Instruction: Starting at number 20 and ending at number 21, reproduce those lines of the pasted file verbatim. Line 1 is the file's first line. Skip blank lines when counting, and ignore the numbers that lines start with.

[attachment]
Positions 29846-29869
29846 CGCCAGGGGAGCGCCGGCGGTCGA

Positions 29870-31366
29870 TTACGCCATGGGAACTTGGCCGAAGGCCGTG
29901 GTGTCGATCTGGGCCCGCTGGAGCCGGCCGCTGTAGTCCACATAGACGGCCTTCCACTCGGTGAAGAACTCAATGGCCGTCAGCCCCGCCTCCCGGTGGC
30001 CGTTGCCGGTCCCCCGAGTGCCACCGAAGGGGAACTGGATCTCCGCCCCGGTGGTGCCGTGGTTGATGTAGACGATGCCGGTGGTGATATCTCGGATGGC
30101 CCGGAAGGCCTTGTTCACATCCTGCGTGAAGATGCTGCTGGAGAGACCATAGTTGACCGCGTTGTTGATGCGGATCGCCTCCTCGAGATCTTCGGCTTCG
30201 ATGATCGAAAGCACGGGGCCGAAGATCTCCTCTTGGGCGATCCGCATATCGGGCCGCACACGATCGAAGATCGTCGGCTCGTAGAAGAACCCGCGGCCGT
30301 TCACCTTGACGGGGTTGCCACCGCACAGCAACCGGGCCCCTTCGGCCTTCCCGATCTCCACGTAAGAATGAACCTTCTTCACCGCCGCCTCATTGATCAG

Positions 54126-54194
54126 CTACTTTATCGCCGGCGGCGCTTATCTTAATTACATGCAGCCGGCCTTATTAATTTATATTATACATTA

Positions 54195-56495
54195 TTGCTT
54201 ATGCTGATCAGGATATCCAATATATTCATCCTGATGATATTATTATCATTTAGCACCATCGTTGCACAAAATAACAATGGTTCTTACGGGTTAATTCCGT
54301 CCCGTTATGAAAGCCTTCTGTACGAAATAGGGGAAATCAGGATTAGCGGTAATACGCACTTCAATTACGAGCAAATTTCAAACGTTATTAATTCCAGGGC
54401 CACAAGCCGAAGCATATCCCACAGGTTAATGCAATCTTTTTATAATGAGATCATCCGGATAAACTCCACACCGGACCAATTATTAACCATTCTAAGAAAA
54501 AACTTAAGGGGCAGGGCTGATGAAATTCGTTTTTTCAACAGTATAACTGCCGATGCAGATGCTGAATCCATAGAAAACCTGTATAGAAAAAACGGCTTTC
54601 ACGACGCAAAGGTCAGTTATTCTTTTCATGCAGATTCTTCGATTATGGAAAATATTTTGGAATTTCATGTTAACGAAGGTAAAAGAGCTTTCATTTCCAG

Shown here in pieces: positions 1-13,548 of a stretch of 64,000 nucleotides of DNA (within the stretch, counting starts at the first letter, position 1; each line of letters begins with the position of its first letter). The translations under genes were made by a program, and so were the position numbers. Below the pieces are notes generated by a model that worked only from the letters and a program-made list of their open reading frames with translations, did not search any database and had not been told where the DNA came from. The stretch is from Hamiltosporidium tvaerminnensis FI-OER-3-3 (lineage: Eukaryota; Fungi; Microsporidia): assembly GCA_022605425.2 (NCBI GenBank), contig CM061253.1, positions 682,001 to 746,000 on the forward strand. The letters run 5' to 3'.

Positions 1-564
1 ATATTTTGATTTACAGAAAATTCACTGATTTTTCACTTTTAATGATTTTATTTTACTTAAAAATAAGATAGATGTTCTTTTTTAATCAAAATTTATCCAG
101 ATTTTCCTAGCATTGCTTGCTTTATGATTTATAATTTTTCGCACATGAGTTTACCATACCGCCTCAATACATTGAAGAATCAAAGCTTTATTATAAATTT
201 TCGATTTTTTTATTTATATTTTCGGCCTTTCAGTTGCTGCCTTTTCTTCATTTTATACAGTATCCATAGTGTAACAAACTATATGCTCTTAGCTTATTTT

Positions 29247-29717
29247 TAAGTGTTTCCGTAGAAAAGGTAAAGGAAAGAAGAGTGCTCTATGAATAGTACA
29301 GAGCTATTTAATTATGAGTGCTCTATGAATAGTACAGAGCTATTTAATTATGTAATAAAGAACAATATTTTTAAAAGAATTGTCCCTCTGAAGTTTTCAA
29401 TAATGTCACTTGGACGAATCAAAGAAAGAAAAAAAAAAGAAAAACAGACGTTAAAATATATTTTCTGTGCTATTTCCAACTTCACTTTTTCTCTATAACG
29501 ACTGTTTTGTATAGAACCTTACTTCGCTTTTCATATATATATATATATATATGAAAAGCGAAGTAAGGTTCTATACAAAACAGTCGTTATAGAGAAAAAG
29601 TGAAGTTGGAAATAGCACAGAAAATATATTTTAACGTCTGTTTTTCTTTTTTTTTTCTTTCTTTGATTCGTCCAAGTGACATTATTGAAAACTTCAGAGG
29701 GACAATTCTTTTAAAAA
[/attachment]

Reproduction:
Positions 1-564
1 ATATTTTGATTTACAGAAAATTCACTGATTTTTCACTTTTAATGATTTTATTTTACTTAAAAATAAGATAGATGTTCTTTTTTAATCAAAATTTATCCAG